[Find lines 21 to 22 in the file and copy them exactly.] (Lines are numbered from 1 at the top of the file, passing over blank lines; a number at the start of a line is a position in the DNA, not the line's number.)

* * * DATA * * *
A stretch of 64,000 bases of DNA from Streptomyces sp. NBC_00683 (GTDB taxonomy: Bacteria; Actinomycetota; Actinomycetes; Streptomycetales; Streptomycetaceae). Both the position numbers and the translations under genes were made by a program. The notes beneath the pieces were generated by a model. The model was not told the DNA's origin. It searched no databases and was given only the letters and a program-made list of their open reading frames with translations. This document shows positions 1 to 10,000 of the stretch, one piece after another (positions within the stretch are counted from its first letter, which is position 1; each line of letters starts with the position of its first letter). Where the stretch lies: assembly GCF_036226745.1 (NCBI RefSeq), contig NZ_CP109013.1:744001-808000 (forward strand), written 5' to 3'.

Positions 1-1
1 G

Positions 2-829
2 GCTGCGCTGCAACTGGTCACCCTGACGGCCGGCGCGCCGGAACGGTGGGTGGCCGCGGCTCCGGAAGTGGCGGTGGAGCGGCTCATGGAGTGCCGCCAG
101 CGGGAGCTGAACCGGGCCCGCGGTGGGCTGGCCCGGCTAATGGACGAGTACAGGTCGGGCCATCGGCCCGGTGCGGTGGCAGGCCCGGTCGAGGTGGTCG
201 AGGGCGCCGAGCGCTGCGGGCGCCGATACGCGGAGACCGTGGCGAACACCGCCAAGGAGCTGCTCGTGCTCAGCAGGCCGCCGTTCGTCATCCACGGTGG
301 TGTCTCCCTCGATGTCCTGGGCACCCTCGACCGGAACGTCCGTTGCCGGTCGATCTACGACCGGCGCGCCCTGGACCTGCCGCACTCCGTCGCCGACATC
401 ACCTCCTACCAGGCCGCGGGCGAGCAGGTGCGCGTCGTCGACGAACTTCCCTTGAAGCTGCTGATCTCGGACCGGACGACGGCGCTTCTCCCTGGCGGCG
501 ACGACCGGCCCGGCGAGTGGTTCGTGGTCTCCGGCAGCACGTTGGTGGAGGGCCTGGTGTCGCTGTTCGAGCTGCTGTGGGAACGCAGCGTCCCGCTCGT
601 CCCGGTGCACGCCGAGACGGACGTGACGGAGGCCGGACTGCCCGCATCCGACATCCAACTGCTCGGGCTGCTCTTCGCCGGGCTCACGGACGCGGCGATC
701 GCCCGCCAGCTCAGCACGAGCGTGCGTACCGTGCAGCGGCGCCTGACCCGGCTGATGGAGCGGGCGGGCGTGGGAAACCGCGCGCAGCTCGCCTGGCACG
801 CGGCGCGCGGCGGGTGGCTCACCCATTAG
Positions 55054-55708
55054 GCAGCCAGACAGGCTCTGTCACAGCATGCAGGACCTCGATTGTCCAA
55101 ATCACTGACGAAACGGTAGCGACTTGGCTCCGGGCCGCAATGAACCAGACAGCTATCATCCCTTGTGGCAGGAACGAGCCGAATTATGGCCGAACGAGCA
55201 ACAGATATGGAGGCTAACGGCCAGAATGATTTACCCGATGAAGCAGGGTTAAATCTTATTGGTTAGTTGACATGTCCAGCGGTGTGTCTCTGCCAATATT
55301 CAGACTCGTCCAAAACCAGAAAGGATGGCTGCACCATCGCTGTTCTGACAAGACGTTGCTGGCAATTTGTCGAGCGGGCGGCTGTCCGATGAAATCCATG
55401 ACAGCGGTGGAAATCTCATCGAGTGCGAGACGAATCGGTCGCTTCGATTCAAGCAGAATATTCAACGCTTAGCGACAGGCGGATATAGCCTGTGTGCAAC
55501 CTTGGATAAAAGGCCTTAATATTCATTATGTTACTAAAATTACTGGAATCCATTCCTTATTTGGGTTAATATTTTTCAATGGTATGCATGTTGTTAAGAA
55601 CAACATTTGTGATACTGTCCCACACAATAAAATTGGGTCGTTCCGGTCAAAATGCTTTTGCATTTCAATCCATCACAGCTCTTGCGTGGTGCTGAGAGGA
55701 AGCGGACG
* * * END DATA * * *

55601 CAACATTTGTGATACTGTCCCACACAATAAAATTGGGTCGTTCCGGTCAAAATGCTTTTGCATTTCAATCCATCACAGCTCTTGCGTGGTGCTGAGAGGA
55701 AGCGGACG